Noel Coward's "Present Laughter", The Kelvin Players, Bristol, runs from 12th April to 16th April
PUBLISHED: 16:32 16 March 2011 | UPDATED: 19:01 20 February 2013
It's the 1940s and The Kelvin Players invite you to meet Garry Essendine, a debauched womanizing drunk who never surfaces before noon, then dons a bathrobe until the twilight hours and then hits the town for dinner, dames and high life revelry.
"Present Laughter" Tues 12 April to Sat 16 April at 7.30 pm
by Noel Coward
Performed by The Kelvin Players
At The Kelvin Players' Studio Theatre, 253b Gloucester Road, Bishopston
Bristol, BS7 8NY
Bristol, BS7 8NY
Full Price: 9.00 Box Office Phone Number: 0117 959 3636
Concession Price: 7.00
Buy tickets online:www.kelvinplayers.co.uk
Full Price: 9.00
Box Office Phone Number: 0117 959 3636
Noel Coward's "Present Laughter" Preview Article by Theresa Roche
Celebrated playwright, Noel Coward, described "Present Laughter", written in 1939, as "a series of semi-autobiographical pyrotechnics" and The Kelvin Players are sure to in the words of the 1940's song "set the world on fire" and "light a flame in your heart"with their version of this show!
Meet the protagonist, Garry Essendine, a debauched womanizing drunk who never surfaces before noon, then dons a bathrobe until the twilight hours and then hits the town for dinner, dames and high life revelry. Garry is a famous comedian on the brink of travelling to Africa for a theatre tour of his show.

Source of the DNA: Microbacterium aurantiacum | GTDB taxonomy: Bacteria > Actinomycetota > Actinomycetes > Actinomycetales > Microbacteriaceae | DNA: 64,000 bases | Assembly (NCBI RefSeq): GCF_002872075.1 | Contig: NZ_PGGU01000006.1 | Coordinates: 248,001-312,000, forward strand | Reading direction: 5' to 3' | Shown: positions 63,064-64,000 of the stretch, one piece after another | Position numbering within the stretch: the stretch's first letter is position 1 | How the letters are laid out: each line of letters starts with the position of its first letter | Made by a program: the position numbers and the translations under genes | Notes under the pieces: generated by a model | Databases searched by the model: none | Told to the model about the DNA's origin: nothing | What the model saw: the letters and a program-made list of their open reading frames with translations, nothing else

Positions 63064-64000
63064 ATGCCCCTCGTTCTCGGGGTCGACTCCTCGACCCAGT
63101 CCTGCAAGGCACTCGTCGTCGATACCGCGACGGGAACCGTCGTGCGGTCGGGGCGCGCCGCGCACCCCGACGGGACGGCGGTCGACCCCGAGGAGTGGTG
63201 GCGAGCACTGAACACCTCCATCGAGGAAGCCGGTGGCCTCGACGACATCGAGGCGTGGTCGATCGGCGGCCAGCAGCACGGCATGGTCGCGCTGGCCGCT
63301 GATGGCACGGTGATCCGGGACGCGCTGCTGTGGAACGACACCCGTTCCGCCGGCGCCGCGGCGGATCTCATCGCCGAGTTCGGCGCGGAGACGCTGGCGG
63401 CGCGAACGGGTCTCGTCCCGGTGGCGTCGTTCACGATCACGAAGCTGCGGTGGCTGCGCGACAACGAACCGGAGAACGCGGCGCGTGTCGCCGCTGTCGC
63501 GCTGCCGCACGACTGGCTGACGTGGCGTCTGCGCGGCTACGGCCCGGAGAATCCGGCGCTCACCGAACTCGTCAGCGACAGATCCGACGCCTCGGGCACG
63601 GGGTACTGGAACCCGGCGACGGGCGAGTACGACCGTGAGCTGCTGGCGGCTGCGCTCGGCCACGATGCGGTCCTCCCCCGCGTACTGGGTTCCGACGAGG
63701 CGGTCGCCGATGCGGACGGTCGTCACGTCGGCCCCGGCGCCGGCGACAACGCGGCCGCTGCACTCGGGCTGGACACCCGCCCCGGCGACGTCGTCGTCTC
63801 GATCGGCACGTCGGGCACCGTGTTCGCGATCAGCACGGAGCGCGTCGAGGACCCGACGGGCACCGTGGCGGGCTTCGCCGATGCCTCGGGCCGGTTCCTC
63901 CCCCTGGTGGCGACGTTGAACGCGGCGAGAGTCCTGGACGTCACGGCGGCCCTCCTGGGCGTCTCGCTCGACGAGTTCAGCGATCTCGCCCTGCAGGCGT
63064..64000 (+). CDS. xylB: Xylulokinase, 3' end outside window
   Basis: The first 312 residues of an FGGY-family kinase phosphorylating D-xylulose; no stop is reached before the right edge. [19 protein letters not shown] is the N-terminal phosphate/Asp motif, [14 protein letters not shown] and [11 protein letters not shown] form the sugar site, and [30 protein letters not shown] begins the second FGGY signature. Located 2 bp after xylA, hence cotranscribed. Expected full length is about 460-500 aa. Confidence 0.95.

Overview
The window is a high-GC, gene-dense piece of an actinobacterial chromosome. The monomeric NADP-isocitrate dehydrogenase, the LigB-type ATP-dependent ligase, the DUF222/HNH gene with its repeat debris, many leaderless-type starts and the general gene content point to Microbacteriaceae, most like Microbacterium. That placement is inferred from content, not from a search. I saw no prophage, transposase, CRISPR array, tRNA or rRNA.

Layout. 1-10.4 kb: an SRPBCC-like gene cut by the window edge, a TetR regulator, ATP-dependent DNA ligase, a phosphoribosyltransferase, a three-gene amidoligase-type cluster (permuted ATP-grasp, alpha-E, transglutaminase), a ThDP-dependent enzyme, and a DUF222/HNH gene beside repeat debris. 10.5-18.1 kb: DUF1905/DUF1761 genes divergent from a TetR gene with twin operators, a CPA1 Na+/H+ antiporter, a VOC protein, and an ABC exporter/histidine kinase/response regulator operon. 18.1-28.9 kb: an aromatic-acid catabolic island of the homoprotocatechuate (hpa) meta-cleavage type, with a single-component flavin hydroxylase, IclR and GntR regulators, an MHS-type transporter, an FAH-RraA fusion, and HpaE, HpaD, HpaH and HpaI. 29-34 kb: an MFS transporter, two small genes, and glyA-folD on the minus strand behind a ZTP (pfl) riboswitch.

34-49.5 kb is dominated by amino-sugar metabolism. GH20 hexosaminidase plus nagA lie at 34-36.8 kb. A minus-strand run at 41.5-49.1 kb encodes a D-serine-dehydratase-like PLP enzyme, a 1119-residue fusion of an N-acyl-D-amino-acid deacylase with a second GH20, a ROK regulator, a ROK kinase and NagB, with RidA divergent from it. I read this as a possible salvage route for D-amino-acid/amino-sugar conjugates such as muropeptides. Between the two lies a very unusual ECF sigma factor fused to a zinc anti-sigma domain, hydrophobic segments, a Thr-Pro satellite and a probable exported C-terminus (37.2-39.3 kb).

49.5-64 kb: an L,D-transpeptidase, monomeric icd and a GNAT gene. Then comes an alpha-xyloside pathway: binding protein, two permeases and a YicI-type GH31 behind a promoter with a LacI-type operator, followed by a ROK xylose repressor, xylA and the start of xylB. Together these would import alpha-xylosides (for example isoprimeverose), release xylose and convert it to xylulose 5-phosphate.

"Present Laughter" offers a hilarious glimpse into the escapades going on in Garry's dapper parlour in the few days before he leaves England. He desperately fends off adoring females like the glamorous Daphne. His vanity heightens the comedy, with announcements such as "Everybody worships me, it's nauseating". Yet there is also high comedy in his insecurity too, for he has just turned 40 and has a real fear of being middle-aged.
There are elements of farce as Garry tries to appease both his estranged wife Liz and his tolerant personal secretary, Monica. There are moments of women being pushed into guest rooms so as to avoid being seen by other women! Garry also has to deal with an enthusiastic young playwright, Roland Maule whose ego is bigger than his ability in Garry's opinion.
So does Garry finally escape to Africa and leave his entourage of unwanted fans behind him? Or is there a twist in the tale and does he end up with a sassy dame again after all?
Kelvin have set this show in the mid to late 1940s and have rustled up some sumptuous costumes and stylish decor. It is a rare chance to see a classic comedy that has stood the test of time and is as popular with audiences today as it was 70 years ago.
For an evening of jollification and amusement it is unbeatable and do watch out for Coward's snappy one-liners in this show!
Copyright Theresa Roche March 2011